# Derivative of A Function- Calculus

The derivative of a function in calculus of variable standards the sensitivity to change the output value with respect to a change in its input value. Derivatives are a primary tool of calculus. For example, the derivative of a moving object position as per time-interval is the object’s velocity. It measures the quick change of position of object or person as the time changes.

## How to Find Derivative of Function

If f is a real-valued function and â€˜aâ€™ is any point in its domain for which f is defined then f(x) is said to be differentiable at the point x=a if the derivative f'(a) exists at every point in its domain. It is given by

$$\begin{array}{l}f'(a) = \displaystyle{\lim_{h \to 0} \frac{f(a+h)-f(a)}{h}}\end{array}$$

Given that this limit exists and fâ€™(a) represents the derivative of f(x) at a. This is the first principle of the derivative.
The domain of fâ€™(a) is defined by the existence of its limits. The derivative is also denoted as

$$\begin{array}{l}\frac{d}{dx}, f(x) \;\; or \;\; D(f(x))\end{array}$$
.
If y = f(x) then derivative of f(x) is given as
$$\begin{array}{l}\frac{\mathrm{d} }{\mathrm{d} x}\end{array}$$
or y’.

This is known as a derivative of y with respect to x.

Also, the derivative of a function f in x at x = a is given as:

$$\begin{array}{l} \frac{\mathrm{d} }{\mathrm{d} x} f(x)|_{x = a}\end{array}$$
or
$$\begin{array}{l} \frac{\mathrm{d} f}{\mathrm{d} x} |_{x = a}\end{array}$$

Derivative of a function f(x) signifies the rate of change of the function f(x) with respect to x at a point lying in its domain. For a function to be differentiable at any point x = a in its domain, it must be continuous at that particular point but vice-versa is necessarily not always true.

### Algebra of Derivatives

The process of determining the derivative of a function is known as differentiation. It is clearly visible that the basic concept of derivative of a function is closely intertwined with limits. Therefore, it can be expected that the rules of derivatives are similar to that of limits. The following rules are a part of algebra of derivatives:

Consider f and g to be two real valued functions such that the differentiation of these functions is defined in a common domain. Then,

• Sum of derivatives of the functions f and g is equal to the derivative of their sum, i.e.,

$$\begin{array}{l}\frac{\mathrm{d} }{\mathrm{d} x} \left [ f(x) + g(x) \right ] = \frac{\mathrm{d} }{\mathrm{d} x} f(x) + \frac{\mathrm{d} }{\mathrm{d} x} g(x)\end{array}$$

Let u = f(x) and v = g(x), then (u + v)â€™ = uâ€™ + vâ€™

• Difference of derivatives of the functions f and g is equal to the derivative of difference of these functions, i.e.,

$$\begin{array}{l}\frac{\mathrm{d} }{\mathrm{d} x} \left [ f(x) – g(x) \right ] = \frac{\mathrm{d} }{\mathrm{d} x} f(x) – \frac{\mathrm{d} }{\mathrm{d} x} g(x)\end{array}$$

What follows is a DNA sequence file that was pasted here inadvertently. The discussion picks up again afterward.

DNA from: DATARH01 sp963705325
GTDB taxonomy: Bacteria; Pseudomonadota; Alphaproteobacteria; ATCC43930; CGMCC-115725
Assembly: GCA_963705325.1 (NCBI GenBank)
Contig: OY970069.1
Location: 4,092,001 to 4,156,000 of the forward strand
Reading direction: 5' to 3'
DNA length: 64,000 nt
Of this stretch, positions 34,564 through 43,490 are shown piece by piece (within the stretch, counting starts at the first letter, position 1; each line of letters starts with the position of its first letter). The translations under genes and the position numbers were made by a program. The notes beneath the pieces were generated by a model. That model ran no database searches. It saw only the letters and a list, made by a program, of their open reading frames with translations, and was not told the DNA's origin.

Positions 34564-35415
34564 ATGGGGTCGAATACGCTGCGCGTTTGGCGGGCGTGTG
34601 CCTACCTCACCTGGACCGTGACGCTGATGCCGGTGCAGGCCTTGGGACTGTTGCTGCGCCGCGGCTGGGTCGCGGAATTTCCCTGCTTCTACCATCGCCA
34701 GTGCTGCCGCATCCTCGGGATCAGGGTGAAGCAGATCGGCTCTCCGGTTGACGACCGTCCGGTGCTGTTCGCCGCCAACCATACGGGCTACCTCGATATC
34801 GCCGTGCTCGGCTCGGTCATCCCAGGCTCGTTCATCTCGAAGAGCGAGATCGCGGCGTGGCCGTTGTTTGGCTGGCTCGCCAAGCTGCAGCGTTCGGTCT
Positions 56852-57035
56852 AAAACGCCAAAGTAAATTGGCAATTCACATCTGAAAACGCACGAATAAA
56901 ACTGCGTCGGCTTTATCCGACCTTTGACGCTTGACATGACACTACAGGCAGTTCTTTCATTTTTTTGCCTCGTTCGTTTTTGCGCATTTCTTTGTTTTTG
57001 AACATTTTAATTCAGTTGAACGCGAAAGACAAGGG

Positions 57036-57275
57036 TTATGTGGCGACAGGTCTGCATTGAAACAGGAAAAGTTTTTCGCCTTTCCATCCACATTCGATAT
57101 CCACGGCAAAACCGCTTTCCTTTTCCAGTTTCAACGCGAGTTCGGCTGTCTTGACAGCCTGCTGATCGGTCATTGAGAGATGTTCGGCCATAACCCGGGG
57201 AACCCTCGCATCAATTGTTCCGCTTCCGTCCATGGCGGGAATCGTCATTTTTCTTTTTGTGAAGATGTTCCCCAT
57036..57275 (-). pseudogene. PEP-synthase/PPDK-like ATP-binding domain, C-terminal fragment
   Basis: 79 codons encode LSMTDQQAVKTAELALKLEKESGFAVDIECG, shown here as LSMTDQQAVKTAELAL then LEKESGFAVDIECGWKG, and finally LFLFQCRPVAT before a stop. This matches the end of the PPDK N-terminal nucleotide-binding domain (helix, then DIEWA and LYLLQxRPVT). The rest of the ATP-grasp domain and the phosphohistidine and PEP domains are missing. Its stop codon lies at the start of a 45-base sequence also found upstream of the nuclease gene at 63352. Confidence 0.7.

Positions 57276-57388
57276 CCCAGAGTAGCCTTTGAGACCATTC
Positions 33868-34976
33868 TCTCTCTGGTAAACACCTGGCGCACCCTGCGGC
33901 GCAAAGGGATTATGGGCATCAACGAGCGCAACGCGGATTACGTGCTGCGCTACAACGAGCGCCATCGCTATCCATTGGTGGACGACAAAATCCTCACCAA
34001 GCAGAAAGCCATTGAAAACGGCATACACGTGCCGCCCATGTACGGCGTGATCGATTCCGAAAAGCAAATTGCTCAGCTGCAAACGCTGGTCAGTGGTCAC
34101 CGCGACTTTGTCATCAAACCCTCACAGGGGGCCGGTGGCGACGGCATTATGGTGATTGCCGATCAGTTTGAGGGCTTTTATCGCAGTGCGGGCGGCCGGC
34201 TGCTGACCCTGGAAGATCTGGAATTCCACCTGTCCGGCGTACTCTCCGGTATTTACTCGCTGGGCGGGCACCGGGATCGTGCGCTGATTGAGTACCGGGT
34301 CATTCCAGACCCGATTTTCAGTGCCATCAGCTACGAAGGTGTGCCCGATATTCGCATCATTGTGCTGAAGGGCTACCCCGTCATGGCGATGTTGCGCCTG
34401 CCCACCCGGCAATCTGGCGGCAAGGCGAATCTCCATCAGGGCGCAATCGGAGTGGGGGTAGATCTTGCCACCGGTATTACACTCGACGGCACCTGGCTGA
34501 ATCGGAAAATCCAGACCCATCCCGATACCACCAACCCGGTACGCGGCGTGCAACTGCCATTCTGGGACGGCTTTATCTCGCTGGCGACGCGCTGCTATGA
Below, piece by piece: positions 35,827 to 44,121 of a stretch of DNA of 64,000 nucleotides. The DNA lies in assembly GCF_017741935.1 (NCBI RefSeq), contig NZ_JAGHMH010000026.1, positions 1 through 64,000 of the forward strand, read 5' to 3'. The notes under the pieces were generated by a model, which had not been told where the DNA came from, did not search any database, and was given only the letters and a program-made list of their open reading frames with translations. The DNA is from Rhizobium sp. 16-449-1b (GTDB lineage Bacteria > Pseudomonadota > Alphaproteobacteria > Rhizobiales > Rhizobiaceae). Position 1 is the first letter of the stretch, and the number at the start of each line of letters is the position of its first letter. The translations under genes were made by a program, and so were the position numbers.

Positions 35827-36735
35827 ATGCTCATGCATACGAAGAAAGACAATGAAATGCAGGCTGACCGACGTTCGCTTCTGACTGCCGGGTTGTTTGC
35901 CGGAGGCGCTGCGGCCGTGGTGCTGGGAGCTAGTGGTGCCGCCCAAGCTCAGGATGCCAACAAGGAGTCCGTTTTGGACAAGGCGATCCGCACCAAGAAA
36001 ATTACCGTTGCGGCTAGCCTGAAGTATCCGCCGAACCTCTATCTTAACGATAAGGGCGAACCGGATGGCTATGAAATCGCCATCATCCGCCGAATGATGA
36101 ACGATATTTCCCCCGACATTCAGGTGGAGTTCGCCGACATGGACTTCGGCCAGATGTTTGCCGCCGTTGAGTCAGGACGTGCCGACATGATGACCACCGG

Let u = f(x) and v = g(x), then (u – v)â€™ = uâ€™ – vâ€™

• Derivative of the product of two functions f and g is given by the product rule as follows, i.e.,

$$\begin{array}{l}\frac{\mathrm{d} }{\mathrm{d} x} \left [ f(x) . g(x) \right ] = g(x) \frac{\mathrm{d} }{\mathrm{d} x} f(x) + f(x)\frac{\mathrm{d} }{\mathrm{d} x} g(x)\end{array}$$

Let u = f(x) and v = g(x), then the product rule can be restated as

(uv)â€™ = uâ€™v + uvâ€™

This is also known as Leibnitz rule for differentiating the products of functions

• The derivative of quotient of two functions f and g is given by the quotient rule (provided that the denominator is non- zero), i.e.,

$$\begin{array}{l}\LARGE \frac{\mathrm{d} }{\mathrm{d} x} \frac{f(x)}{g(x)} = \frac{g(x). \frac{\mathrm{d} f(x)}{\mathrm{d} x} – f(x). \frac{\mathrm{d} }{\mathrm{d} x}g(x)}{(g(x))^{2}}\end{array}$$

Let u = f(x) and v = g(x), then the quotient rule can be restated as

$$\begin{array}{l} \large \left ( \frac{u}{v} \right )’ = \frac{u’v – vu’}{v^{2}}\end{array}$$

Chain Rule:

Whenever a quantity â€˜yâ€™ varies with another quantity â€˜xâ€™ such that y = f(x), then fâ€™(x) indicates the rate of change of y with respect to x (at x = x0). Also, if two variables â€˜xâ€™ and â€˜yâ€™ are varying with respect to a third variable say â€˜tâ€™ then according to the chain rule, we have

$$\begin{array}{l}\large \left ( \frac{\mathrm{d} y}{\mathrm{d} x} \right ) = \frac{\frac{\mathrm{d} y}{\mathrm{d} t}}{\frac{\mathrm{d} t}{\mathrm{d} x}},\;\; where \;\; \frac{\mathrm{d} t}{\mathrm{d} x}\neq 0\end{array}$$

Let us look into some examples to have a better insight.

 Letâ€™s Work Out- Example: Determine the rate of change of the volume of a sphere with respect to its radius â€˜râ€™ when r = 3 cm. Solution: We know the Volume of a Sphere is given as $$\begin{array}{l}\frac{4}{3} \pi r^{3}\end{array}$$. Rate of change of Volume w.r.t. Radius is given as $$\begin{array}{l}\frac{\mathrm{d} V}{\mathrm{d} r} = \frac{\mathrm{d} }{\mathrm{d} r}\left ( \frac{4}{3} \pi r^{3} \right ) = \frac{4}{3} \times \pi (3r^{2})\end{array}$$ $$\begin{array}{l}\frac{\mathrm{d} V}{\mathrm{d} r} = 4 \pi r^{2}\end{array}$$ $$\begin{array}{l}\frac{\mathrm{d} V}{\mathrm{d} r} \mid _{(at\;\; r=3)}= 4 \pi (3)^{2} = 36 \pi\end{array}$$<